“Crazy Heart” On the Road Again

By Michael S. Goldberger, film critic

In first-time director Scott Cooper’s “Crazy Heart,” a tuneful, down-home lament about an aging country western singer on the skids, Jeff Bridges etches his latest Oscar-worthy depiction. But when he finally snatches the statuette this go-round for breathing new life into an old cliché, tacitly it’ll be for an entire career of such subtly informed portrayals.

Bad Blake’s devil-may-care lifestyle has relegated him to a dizzying circuit of one-night stands in gin mills throughout the Southwest. He has been cruising for a bruising longer than he can remember. Along the way he has lost favor with four wives and never once seen his son. Add a few stanzas and he is the personification of a country western song.


But of course he’s a bit more complicated than that. Thus a catalyst is interjected to peel the layers of rationalization and showbiz bravado from our tarnished star. She is Maggie Gyllenhaal’s Jeanne Craddock, a young reporter seeking an interview for her small newspaper. Come hither, says the spider. We fear for the fly. The interaction surprises.

We are skeptical of love’s chances, and wonder if Bad Blake is even capable of a conventional relationship. Down and out or not, drunk or sober, he is wrapped in an aura of celebrity that has evinced itself at every major musical venue. What’s more, fans who show up to hear him at the abysmal honkytonks he now plays are happy to enable him.

There’s almost always someone who wants to be able to say they bought a drink for Bad Blake. And there’s a limitless supply of damaged prom queens who, unable to lasso the icon in his salad days, are now willing to settle for the older model. All of which makes Jeanne so appealing. Seeing himself in her eyes, he fantasizes promise if not redemption.

In other words, Bad, who won’t tell us his real first name, seeks the magically romantic way to temporal salvation…the way it happens on the jukebox. Never mind that he stubbornly passes up a particular business opportunity and refuses to get sober. Then there’s his puzzling relationship with current megastar Tommy Sweet (Colin Farrell).

At the initial interview with Jeanne, a brilliantly uncomfortable, understated scene in his shabby motel room, Bad says there are two things he won’t discuss: his son, and Tommy Sweet. All we know at the outset is that he taught Tommy everything he knows. The who, what, where, when and why that led to their fallout remains a mystery of interest.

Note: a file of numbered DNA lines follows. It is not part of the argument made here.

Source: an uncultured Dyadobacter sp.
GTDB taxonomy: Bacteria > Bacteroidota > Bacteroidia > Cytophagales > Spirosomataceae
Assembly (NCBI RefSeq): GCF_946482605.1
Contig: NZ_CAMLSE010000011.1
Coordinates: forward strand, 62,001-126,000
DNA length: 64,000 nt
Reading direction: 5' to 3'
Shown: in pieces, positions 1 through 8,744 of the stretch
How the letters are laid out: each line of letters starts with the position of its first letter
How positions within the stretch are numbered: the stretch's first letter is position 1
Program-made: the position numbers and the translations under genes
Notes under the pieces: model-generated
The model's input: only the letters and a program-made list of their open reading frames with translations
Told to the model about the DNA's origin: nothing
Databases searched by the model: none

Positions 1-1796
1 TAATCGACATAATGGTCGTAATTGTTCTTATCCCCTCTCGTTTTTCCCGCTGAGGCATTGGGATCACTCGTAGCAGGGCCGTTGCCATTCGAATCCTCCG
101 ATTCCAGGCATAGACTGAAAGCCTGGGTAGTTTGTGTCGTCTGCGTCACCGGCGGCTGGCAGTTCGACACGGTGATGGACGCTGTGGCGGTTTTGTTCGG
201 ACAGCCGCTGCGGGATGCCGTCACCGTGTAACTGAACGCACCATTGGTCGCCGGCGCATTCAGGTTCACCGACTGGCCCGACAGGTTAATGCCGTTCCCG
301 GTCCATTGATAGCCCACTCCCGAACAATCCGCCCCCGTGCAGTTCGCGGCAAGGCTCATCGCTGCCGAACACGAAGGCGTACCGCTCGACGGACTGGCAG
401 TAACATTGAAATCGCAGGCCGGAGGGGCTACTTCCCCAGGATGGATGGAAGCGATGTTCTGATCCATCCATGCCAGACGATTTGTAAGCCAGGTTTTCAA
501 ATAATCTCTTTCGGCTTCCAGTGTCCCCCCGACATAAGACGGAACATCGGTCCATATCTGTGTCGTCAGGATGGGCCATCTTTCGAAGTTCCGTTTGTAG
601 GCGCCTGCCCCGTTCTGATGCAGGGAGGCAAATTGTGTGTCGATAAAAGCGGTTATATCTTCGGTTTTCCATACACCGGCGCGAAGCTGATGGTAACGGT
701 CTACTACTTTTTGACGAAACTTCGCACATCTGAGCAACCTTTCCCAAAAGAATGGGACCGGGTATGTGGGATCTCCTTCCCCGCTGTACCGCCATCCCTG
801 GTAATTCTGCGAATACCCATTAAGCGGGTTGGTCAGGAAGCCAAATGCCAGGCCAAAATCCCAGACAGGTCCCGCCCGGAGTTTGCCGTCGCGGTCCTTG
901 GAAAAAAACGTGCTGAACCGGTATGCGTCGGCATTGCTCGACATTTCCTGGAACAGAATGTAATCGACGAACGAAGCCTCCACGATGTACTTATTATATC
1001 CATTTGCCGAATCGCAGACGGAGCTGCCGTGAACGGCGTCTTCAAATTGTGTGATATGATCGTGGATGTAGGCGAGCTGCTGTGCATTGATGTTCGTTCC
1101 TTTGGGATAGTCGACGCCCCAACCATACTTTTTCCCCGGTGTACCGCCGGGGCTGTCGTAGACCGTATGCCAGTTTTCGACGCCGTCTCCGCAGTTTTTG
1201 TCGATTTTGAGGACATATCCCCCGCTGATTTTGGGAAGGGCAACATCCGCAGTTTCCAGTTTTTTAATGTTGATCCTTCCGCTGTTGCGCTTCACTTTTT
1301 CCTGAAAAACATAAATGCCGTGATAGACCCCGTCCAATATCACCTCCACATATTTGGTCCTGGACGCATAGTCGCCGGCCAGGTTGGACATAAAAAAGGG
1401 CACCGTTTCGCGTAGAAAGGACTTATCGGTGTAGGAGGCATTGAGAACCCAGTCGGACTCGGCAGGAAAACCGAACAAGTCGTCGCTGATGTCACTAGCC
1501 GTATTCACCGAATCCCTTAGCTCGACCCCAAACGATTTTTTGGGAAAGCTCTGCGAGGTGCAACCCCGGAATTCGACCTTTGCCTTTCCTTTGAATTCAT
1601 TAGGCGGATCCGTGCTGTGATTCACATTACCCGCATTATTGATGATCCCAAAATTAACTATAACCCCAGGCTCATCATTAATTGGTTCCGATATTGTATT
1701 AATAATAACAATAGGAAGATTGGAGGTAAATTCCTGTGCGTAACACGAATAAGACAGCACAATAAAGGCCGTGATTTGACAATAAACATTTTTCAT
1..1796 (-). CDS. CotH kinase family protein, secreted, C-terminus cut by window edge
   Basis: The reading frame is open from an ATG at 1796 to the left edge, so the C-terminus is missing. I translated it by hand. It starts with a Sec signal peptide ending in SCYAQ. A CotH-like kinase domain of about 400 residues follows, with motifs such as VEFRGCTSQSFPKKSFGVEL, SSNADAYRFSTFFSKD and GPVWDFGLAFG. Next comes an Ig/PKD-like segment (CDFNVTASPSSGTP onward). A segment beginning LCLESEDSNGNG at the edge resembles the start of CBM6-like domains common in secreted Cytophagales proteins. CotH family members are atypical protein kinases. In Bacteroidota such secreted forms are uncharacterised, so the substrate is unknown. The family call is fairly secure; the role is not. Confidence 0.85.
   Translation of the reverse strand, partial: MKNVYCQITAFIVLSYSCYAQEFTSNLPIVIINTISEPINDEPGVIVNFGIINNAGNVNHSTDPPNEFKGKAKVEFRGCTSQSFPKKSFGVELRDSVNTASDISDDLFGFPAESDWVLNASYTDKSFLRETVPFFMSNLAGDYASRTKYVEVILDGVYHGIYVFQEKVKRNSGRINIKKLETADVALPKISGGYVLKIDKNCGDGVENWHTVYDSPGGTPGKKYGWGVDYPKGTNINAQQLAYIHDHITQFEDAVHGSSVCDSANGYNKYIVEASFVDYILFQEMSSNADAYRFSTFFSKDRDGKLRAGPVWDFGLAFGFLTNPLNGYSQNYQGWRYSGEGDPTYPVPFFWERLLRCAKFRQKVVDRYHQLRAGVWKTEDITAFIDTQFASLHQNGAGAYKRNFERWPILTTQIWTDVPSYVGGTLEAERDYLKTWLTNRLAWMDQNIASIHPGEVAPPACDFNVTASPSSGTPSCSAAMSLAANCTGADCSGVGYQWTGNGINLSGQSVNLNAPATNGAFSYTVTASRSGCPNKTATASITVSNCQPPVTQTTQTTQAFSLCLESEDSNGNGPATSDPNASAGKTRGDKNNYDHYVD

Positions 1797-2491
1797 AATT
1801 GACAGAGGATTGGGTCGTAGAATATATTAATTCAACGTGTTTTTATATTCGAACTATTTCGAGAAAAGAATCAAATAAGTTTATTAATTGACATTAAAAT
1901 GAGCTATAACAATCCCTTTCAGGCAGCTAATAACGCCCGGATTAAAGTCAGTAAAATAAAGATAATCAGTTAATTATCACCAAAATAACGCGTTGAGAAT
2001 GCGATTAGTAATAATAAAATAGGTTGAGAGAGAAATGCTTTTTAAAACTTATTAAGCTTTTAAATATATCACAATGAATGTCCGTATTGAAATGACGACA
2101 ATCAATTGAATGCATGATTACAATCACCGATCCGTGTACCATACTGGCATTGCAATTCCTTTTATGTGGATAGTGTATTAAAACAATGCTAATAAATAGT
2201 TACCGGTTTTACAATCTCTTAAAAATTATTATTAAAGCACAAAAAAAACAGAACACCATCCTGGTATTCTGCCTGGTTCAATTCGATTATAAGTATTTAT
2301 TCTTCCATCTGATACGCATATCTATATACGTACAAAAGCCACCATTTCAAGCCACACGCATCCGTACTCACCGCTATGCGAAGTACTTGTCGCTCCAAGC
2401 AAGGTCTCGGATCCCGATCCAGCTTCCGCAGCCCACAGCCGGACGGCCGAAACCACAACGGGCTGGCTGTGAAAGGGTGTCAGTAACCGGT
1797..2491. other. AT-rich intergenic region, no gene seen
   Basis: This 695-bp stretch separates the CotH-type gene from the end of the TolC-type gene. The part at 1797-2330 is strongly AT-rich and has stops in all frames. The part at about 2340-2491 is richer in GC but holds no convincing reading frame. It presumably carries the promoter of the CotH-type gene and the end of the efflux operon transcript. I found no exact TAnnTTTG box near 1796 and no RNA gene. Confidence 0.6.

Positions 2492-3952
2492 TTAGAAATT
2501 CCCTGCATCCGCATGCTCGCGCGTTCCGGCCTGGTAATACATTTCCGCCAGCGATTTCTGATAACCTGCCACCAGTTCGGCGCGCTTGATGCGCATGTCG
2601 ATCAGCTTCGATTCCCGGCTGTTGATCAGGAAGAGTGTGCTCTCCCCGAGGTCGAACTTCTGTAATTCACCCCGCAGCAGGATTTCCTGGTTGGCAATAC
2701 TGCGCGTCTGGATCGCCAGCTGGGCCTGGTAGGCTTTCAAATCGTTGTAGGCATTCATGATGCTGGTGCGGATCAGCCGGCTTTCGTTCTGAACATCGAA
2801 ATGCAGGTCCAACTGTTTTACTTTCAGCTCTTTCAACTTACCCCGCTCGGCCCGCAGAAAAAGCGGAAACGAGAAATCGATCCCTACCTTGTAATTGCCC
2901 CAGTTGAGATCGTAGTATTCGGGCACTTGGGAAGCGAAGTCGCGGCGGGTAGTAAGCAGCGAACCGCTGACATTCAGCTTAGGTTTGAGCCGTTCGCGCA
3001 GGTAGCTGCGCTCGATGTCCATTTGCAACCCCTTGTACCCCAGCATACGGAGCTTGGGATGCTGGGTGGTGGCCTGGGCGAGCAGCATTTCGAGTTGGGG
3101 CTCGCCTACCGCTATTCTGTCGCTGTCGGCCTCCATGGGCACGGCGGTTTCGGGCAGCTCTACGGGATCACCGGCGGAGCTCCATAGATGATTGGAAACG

In fact, much of the film has us surmising. Expect no big action. It’s about mood, character and motivation. Possessing the temper of a French film by way of lonesome tumbleweeds and an awful achin’ heart, simple dialogue speaks volumes with nary a drum roll divulgence. Mr. Bridges’s heretofore unsung singing talent provides fluidity.

I don’t know how Lloyd’s taller son would do on “American Idol,” but he’s convincing enough here. Standing on a jerry-rigged bandstand, usually backed by a pickup band of local hopefuls, he suddenly enlivens the room with the distinctive real thing. Often in his cups yet managing to keep from toppling, he melodically spews the ballad of his survival.

There, under the smudged lights, he is simultaneously what once was, what apparently is, and, in plaintive tones, what will hopefully be on some fine, faraway day. It is what he’s come to expect and pretty much accept…fair comeuppance for the hard drinking existence he has led. It means no regrets. But alas, there is a loophole.

Yes sirree, cowboy. Just as there’s always room for Jell-O, no dance to perdition with the Devil can’t be turned into a joyful Virginia reel. That is, if love hangs in the balance. It is a traditional plot dispensation, a pass we humans allow ourselves, authorized under the larger umbrella statute, Love Conquers All. “Crazy Heart” invokes it rather well.

Miss Gyllenhaal’s Jeanne, who rushes to the rescue with her little boy in tow, does the angelic stereotype with unique freshness. Also of note, in a stint only a bit larger than a cameo, is the always wonderful Robert Duvall as Wayne, Bad’s best friend/favorite bartender. And Colin Farrell is credible as Tommy, Bad’s younger generation prodigy.

But the main reason to relinquish the comfort of your couch is Jeff Bridges. His presence fully fills the screen, establishing a warming ambiance that truly makes us care about this fellow human being, foibles and all. He is a likable metaphor for the life experience. For while few of us are country singers, we all know what it is to have a “Crazy Heart.”

“Crazy Heart,” rated R, is a Fox Searchlight Pictures release directed by Scott Cooper and stars Jeff Bridges, Maggie Gyllenhaal and Colin Farrell. Running time: 112 minutes

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